# Convexity of a Function

1. Apr 12, 2007

### Izzhov

What does it mean for a function to be convex (or concave) on an interval [a,b]? I understand what a function is and what an interval is, but I don't get what "convexity" is.

2. Apr 12, 2007

### Data

A (twice-differentiable) function is concave at a point if its second derivative is negative at that point. Similarly a function is convex at a point if its second derivative is positive at that point.

You can extend the definition to functions that aren't differentiable also; see http://en.wikipedia.org/wiki/Concave_function.

Intuitively: A concave (or "concave down") function is one that is "cupped" downwards. For example, the parabola $-x^2$ is concave throughout its domain, and the parabola $x^2$ is convex throughout its domain.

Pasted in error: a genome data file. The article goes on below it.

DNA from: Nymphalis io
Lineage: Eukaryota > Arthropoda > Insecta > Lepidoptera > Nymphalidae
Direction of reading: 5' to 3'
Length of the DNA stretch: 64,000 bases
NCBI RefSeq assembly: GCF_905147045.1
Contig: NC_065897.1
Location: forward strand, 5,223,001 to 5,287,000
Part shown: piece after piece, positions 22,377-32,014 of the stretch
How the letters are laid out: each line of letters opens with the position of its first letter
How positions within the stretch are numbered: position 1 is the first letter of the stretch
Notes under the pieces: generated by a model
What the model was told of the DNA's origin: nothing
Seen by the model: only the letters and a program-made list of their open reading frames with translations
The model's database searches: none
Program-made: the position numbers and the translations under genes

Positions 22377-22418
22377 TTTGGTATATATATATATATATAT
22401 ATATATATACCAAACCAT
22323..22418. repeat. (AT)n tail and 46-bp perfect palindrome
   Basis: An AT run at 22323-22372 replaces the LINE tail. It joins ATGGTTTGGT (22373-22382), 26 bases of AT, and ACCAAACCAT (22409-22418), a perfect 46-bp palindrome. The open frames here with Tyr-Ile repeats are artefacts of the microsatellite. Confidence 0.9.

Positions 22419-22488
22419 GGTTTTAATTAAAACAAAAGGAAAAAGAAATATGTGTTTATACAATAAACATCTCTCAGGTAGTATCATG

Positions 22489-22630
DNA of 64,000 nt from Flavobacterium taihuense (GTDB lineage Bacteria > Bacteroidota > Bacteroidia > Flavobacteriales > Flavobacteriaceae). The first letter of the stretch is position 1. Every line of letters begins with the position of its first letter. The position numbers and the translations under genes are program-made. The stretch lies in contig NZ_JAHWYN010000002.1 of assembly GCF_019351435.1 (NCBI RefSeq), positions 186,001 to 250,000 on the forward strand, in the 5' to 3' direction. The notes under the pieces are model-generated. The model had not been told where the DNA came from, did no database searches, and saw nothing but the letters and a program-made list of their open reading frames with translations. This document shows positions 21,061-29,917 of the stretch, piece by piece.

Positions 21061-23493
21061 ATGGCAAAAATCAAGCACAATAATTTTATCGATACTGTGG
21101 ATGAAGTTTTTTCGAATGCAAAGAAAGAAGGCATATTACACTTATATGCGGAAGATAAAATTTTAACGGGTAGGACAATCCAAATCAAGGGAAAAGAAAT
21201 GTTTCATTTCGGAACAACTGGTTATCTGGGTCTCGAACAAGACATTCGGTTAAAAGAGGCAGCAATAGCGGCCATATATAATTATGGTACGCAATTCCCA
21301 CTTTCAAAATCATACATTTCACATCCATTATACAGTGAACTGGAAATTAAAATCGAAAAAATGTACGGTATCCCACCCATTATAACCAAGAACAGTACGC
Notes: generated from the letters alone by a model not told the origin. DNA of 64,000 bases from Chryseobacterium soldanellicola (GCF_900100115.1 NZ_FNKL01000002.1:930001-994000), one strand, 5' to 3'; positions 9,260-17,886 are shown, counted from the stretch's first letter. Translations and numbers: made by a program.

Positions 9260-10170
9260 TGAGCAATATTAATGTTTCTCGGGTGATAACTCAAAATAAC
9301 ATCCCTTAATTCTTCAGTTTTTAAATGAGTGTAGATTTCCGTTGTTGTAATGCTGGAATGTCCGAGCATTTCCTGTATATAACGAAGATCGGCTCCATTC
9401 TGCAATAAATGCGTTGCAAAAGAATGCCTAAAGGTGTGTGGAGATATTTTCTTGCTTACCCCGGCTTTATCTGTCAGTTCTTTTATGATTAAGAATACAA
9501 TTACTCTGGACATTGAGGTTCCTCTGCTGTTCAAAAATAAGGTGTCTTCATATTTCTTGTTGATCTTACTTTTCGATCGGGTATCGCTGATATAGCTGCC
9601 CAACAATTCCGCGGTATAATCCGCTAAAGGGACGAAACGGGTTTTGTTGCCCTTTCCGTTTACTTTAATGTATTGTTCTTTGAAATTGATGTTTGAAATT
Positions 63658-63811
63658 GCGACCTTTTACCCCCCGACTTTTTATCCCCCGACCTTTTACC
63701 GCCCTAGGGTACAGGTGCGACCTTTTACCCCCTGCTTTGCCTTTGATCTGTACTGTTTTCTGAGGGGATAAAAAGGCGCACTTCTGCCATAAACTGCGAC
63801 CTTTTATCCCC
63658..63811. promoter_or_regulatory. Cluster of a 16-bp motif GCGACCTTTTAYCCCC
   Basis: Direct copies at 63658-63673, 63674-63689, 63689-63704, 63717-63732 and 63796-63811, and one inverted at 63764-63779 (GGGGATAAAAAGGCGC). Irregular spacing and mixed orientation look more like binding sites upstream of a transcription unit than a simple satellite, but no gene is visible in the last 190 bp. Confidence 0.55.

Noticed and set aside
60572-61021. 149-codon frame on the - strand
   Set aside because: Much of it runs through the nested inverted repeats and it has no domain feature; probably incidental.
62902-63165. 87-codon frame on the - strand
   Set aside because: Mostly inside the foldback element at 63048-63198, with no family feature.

There are functions which are "cupped" but don't actually have the cup shape. For example, $1/x$ is concave on the negative reals and convex on the positive reals, however it doesn't have any extrema at all.

Another way to present it is: A function $f$ is convex on an interval if the set of points above its graph on that interval is a convex set; that is, if$p = (x_1, y_1)$ and $q = (x_2, y_2)$ are points with $x_1, x_2$ on the interval of interest, $y_1 \geq f(x_1)$, and $y_2 \geq f(x_2)$, then the straight line joining $p$ to $q$ lies entirely above the graph of $f$. Then you can define $f$ is concave whenever $-f$ is convex.

Last edited: Apr 12, 2007
3. Apr 12, 2007

### Eighty

A convex set is a set where all points can be connected with a straight line inside the set (so every point can "see" every other). A function is convex if the set above it (ie the set {(x,y):y>f(x)}) is convex.

If the function is twice differentiable, this is equivalent with that the second derivative is everywhere non-negative.

4. Apr 12, 2007

### Izzhov

So this means the function $$x^x$$ is convex where x>0, correct?

5. Apr 12, 2007

### Eighty

Yes. (damn character limit)